To administer support, the government has set a Supported Wholesale Price – expected to be £211 per MWh for electricity and £75 per MWh for gas, less than half the wholesale prices anticipated this winter – which is a discounted price per unit of gas and electricity. This is equivalent to the wholesale element of the Energy Price Guarantee for households. It includes the removal of green levies paid by non-domestic customers who receive support under the scheme.

Without such intervention, there was real concern that many pubs, restaurants and hotels would be forced into liquidation as energy bills were anticipated to rise by as much as 500% from October.

Kate Nicholls, CEO of UKHospitality said: “This intervention is unprecedented and it is extremely welcome that the government has listened to hospitality businesses facing an uncertain winter. We particularly welcome its inclusiveness – from the smallest companies to the largest – all of which combine to provide a huge number of jobs, which are now much more secure.

“The government has recognised the vulnerability of hospitality as a sector, and we will continue to work with the government, to ensure that there is no cliff edge when these measures fall away.”

The level of price reduction for each business will vary depending on their contract type and circumstances, set out below:

  • Non-domestic customers on existing fixed-price contracts will be eligible for support as long as the contract was agreed on or after 1 April 2022. Provided that the wholesale element of the price the customer is paying is above the Government Supported Price, their per unit energy costs will automatically be reduced by the relevant p/kWh for the duration of the Scheme. Customers entering new fixed price contracts after 1 October will receive support on the same basis
  • Those on default, deemed or variable tariffs will receive a per-unit discount on energy costs, up to a maximum of the difference between the Supported Price and the average expected wholesale price over the period of the Scheme. The amount of this Maximum Discount is likely to be around £405/MWh for electricity and £115/MWh for gas, subject to wholesale market developments. Non-domestic customers on default or variable tariffs will therefore pay reduced bills, but these will still change over time and may still be subject to price increases. This is why the government is working with suppliers to ensure all their customers in England, Scotland and Wales are given the opportunity to switch to a fixed contract/tariff for the duration of the scheme if they wish, underpinned by the government’s Energy Bill Relief Scheme support
  • For businesses on flexible purchase contracts, typically some of the largest energy-using businesses, the level of reduction offered will be calculated by suppliers according to the specifics of that company’s contract and will also be subject to the Maximum Discount

A parallel scheme, based on the same criteria and offering comparable support, but recognising the different market fundamentals, will be established in Northern Ireland.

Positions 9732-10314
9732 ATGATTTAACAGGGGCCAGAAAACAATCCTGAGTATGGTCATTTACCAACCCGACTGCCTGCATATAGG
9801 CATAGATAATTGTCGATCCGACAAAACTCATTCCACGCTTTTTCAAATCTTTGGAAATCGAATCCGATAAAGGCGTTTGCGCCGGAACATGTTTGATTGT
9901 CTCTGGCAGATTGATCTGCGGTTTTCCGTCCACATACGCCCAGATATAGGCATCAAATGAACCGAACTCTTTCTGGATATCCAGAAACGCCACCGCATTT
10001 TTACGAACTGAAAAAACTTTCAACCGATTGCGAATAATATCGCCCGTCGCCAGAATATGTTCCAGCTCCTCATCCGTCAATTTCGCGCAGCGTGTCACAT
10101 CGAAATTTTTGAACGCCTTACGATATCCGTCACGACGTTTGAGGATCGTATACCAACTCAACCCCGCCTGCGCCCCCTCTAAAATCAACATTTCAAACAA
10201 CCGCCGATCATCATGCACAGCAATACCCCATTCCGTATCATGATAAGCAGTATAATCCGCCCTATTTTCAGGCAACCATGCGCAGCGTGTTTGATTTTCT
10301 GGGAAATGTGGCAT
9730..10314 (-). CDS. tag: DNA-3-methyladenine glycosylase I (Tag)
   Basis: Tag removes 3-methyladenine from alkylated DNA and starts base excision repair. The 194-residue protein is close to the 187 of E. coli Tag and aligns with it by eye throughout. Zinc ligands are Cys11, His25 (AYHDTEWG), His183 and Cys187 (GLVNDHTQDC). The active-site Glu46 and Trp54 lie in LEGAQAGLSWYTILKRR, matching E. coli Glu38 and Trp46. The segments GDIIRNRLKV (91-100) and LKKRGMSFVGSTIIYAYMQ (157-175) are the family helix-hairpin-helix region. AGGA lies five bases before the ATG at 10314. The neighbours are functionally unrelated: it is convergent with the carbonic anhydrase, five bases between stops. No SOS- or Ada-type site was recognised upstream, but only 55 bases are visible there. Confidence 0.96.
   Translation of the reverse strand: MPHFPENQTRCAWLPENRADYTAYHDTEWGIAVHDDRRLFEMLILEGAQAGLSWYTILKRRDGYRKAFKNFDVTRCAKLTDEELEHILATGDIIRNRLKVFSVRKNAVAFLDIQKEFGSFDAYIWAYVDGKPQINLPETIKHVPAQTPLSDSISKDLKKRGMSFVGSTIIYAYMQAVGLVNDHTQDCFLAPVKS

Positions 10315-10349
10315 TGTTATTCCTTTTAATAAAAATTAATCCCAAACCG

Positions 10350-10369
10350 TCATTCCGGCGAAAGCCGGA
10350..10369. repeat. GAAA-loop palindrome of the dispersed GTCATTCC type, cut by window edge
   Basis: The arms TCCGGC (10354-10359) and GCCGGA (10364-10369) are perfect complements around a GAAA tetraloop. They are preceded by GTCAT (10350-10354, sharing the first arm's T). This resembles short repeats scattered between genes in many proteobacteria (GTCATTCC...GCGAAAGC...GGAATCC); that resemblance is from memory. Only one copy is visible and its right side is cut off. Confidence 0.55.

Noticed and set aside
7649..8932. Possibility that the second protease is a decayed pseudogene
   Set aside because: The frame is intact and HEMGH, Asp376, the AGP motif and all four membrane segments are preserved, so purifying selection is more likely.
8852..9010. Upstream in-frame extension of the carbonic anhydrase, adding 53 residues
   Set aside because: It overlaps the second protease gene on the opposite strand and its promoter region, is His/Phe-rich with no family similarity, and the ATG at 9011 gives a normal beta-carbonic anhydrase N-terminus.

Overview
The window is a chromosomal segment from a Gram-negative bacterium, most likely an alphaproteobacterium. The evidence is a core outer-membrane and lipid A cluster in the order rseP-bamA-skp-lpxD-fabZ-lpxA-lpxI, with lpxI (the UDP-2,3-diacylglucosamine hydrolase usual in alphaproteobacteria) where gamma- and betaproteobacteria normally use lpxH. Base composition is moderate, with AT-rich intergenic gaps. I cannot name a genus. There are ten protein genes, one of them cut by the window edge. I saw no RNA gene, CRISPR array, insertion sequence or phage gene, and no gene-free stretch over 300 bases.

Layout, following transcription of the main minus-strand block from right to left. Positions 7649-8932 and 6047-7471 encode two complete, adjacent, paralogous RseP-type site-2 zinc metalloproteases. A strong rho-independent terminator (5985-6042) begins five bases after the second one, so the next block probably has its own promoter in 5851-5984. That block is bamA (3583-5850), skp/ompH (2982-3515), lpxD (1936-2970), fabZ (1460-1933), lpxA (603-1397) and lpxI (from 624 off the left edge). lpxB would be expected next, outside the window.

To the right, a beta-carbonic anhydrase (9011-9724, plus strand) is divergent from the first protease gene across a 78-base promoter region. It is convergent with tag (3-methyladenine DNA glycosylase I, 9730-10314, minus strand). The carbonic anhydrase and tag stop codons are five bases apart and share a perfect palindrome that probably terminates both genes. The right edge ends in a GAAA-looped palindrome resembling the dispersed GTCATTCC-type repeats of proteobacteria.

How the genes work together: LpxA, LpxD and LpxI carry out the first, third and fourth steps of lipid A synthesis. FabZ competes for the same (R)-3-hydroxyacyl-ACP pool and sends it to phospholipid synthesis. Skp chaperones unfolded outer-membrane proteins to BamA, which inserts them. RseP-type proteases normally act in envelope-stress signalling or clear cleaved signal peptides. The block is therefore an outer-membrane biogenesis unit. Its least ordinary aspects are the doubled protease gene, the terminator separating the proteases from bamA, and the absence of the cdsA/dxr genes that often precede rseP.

If you are not connected to either the gas or electricity grid, equivalent support will also be provided for non-domestic consumers who use heating oil or alternative fuels instead of gas. Further detail on this will be announced shortly.

The government will publish a review into the operation of the scheme in three months to inform decisions on future support after March 2023. The review will focus in particular on identifying the most vulnerable non-domestic customers and how the government will continue assisting them with energy costs.

If you need clarification on what these changes mean for you, Energy Management energy consultants and your dedicated Energy Management Account Manager will only be too happy to help.

Prime Minister Liz Truss said: “I understand the huge pressure businesses, charities and public sector organisations are facing with their energy bills, which is why we are taking immediate action to support them over the winter and protect jobs and livelihoods.

“As we are doing for consumers, our new scheme will keep their energy bills down from October, providing certainty and peace of mind.

“At the same time, we are boosting Britain’s homegrown energy supply so we fix the root cause of the issues we are facing and ensure greater energy security for us all.”

Read what Zenergi’s Head of Energy, Tim Partridge, has to say here >>

Government business energy support

Downing Street SW1 Road sign

As businesses have not benefitted from an energy price cap and are not always able to fix their business energy price through fixed energy deals, many – particularly those in the under-pressure hospitality sector – are reporting projected increases in what they pay for their gas and electricity of around 500% if not more.

On becoming the United Kingdom’s Prime Minister, Liz Truss announced a new six-month scheme for businesses and other non-domestic users (e.g charities and public sector organisations) that will offer equivalent support as being provided for domestic consumers in a bid to protect them from soaring energy costs.

After the initial six-month scheme, the Government says it will provide ongoing, focused support for vulnerable industries, with a review in three months’ time to consider where this support would be best targeted.

The Government has promised to provide energy suppliers with the difference between this new lower price, and what they would charge business energy customers if this were not in place. Schemes previously funded by green levies will also continue to be funded by the Government during this two-year period.

Businesses are waiting for further details with bated breath and, sadly for some, any assistance may come too late.

“The Government says they are going to do for business customers what they do for domestic users but PWC (PricewaterhouseCoopers) are currently with the Treasury to see how they can do that because it is a different marketplace,” said an Energy Management spokesman.